Point of view: a dance of sympathy
One of the most fundamental guiding principles of literary creation is the question of point of view, writes Safrean Silke Heiss.
It is a question that possibly hammers most loudly on the door of a fiction writer’s awareness; but no writer, whether poet, novelist, journalist, polemicist, technical or academic, can avoid its importance.
Point of view refers in the first instance quite simply to the eyes out of which you are looking when writing. However, for a writer well-honed in her or his craft, the implication is that you are simultaneously looking at the eyes out of which you are looking.
This ‘witnessing’ of what you are doing even as you are doing it is what is generally referred to as critical distance; you could also conceive it as an awareness of the minds and hearts of your readership.
It is helpful to conceptualise point of view as a ‘mask’, behind which you are free to play the role of – anybody, really. So when Mark Knopfler writes in Baloney again –
We don’t eat in no white restaurant
We’re eatin’ in the car
Baloney again, baloney again
We don’t sleep in no white hotel bed
We’re sleepin’ in the car, baloney again
– he is wearing the ‘mask’ of someone (or someones, the “we” in the song) he is not, yet whom he can feel from the inside with his heart, or, to use a less clichéd expression, with his sympathetic human understanding.
The freedom of the creative writer is to offer her- or himself up to this Einfühlungsvermögen – the German word for ‘empathy’ would literally be translated as ‘capacity to feel into’ – and thus to render verbally what we could call the living experience of an other or others.
Judgment is absent in such an instance; even a white racist would be able to feel the excludedness and the discomfort in what is described in simply human terms by Knopfler.
Compare the above lyrics to the following –
She’s going shopping shopping for shoes
She wants them in magenta and Caribbean blue
Platinum and buttercup lilac and black
They fill a bucket up and laugh behind her back
Imelda baby Imelda baby what to do
All the poor people saying they gotta quit paying for you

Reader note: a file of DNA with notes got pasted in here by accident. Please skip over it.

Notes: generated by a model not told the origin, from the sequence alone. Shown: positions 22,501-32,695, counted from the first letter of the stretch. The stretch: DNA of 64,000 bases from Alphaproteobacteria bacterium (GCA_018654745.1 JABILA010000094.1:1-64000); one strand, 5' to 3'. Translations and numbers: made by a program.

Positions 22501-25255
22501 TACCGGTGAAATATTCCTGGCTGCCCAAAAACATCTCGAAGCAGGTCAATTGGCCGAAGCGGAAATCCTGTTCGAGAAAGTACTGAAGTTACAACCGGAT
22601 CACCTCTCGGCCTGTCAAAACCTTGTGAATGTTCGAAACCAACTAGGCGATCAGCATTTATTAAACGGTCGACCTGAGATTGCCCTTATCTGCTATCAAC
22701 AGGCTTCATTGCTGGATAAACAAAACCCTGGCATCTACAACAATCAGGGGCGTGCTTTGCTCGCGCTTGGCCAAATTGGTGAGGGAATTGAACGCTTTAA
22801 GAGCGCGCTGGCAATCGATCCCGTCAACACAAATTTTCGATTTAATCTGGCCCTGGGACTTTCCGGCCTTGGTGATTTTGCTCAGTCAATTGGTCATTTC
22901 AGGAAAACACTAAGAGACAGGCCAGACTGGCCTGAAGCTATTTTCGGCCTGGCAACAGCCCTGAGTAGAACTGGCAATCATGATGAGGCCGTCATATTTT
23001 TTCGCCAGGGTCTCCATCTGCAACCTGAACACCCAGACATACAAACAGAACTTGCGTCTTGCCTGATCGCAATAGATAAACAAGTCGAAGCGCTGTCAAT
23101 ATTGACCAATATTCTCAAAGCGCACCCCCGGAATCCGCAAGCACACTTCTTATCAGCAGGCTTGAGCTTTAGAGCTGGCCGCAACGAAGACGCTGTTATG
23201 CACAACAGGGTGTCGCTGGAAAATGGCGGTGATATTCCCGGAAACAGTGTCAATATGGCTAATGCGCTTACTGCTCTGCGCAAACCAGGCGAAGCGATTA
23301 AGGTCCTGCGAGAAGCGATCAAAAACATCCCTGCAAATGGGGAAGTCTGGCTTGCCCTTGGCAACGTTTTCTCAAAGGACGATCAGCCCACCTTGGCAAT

Here the point of view comes from a pair of eyes watching, but not ‘feeling into’ or empathising – a documentation or reportage of events is taking place. The song is, you could say, pure journalism in its faithful rendering of facts. How objective are those facts? Looking at the words more closely it transpires that there are 3 vantage points belonging to:
- the narrator, who is doing the reportage;
- the poor people, who are saying they gotta quit paying; and
- Imelda (Marcos, wife of Philippino dictator Ferdinand Marcos)
Now Imelda is the only point of view that is shown only from the outside; in other words, who is not given opportunity to have her say. We see her buying shoes by the dozen, but we don’t know why she needs that many. There is a sense of potential sympathy in the second-last line, but it may well be, and probably is, satirical in tone – mocking rather than warm.
This is the difference between a point of view that is and one that is not the other.
Without having to express any emotion, Knopfler’s song capitalises on pre-existent emotion – emotion that is ‘out there’, donated or created by history, by politics – in order to give voice to the barefoot or badly shod poor in a specific dictatorship. It could be any dictatorship, really, for the typicality of the pattern.
Imagine how much work it would cost for you as a writer to integrate the point of view of the figure of Imelda into the song, by giving voice to what is in her heart and mind, while simultaneously preserving the points of view of the poor as well as of the narrator. Impossible, you might say. Yet that is exactly what Shakespeare does with the character of Iago in Othello – showing the workings from the inside of a nature that is, at its root, pained by the joy of another.
Being partisan is unavoidable. At every point in time we cannot not occupy a moral position of one kind or another. But to be able to ‘feel into’ contrasting, indeed, contradictory viewpoints – that is the preserve of those with so selfless an inner make-up as to lay aside judgment in order to show the ‘bigger picture’.
The best opinion pieces belong to that same ilk of writing in that even while the writer will occupy a moral position, that position is not imposed to the exclusion of others, but is placed as balance into a natural collaboration (for better or for worse) of viewpoints.
Helena Rosenblatt’s article – Liberal Democracy is in crisis. But … do we know what it is? – is a case in point. In essence the article presents a variety of points of view on the practice and experience of democracy and thus easily demonstrates that these points of view are in fundamental disagreement with one another.
Assimilating a balance of points of view is a calling good writers are beholden to follow – whether composing poems, fiction, or recording facts ‘out there’ – for the sake of shipping humanity in its entirety on to a better understanding of ourselves and our world. And active appreciation of what it feels like to be the other – no matter how objectionable we might find them – is in effect a dance of sympathy for the sake of the greater good.
About the author
Silke Heiss is a published poet who has earned her living as a freelancer creating educational materials and editing a variety of texts for close on three decades. Occasionally she depends on her art (ceramics and intaglio) to supplement her income. She lives and works in Hogsback, in the Amathola Mountains of the Eastern Cape. She is preparing her first solo book of poems for publication. To learn more about Silke, please visit her website, sign up to her newsletter and connect with her on Twitter, Facebook or LinkedIn.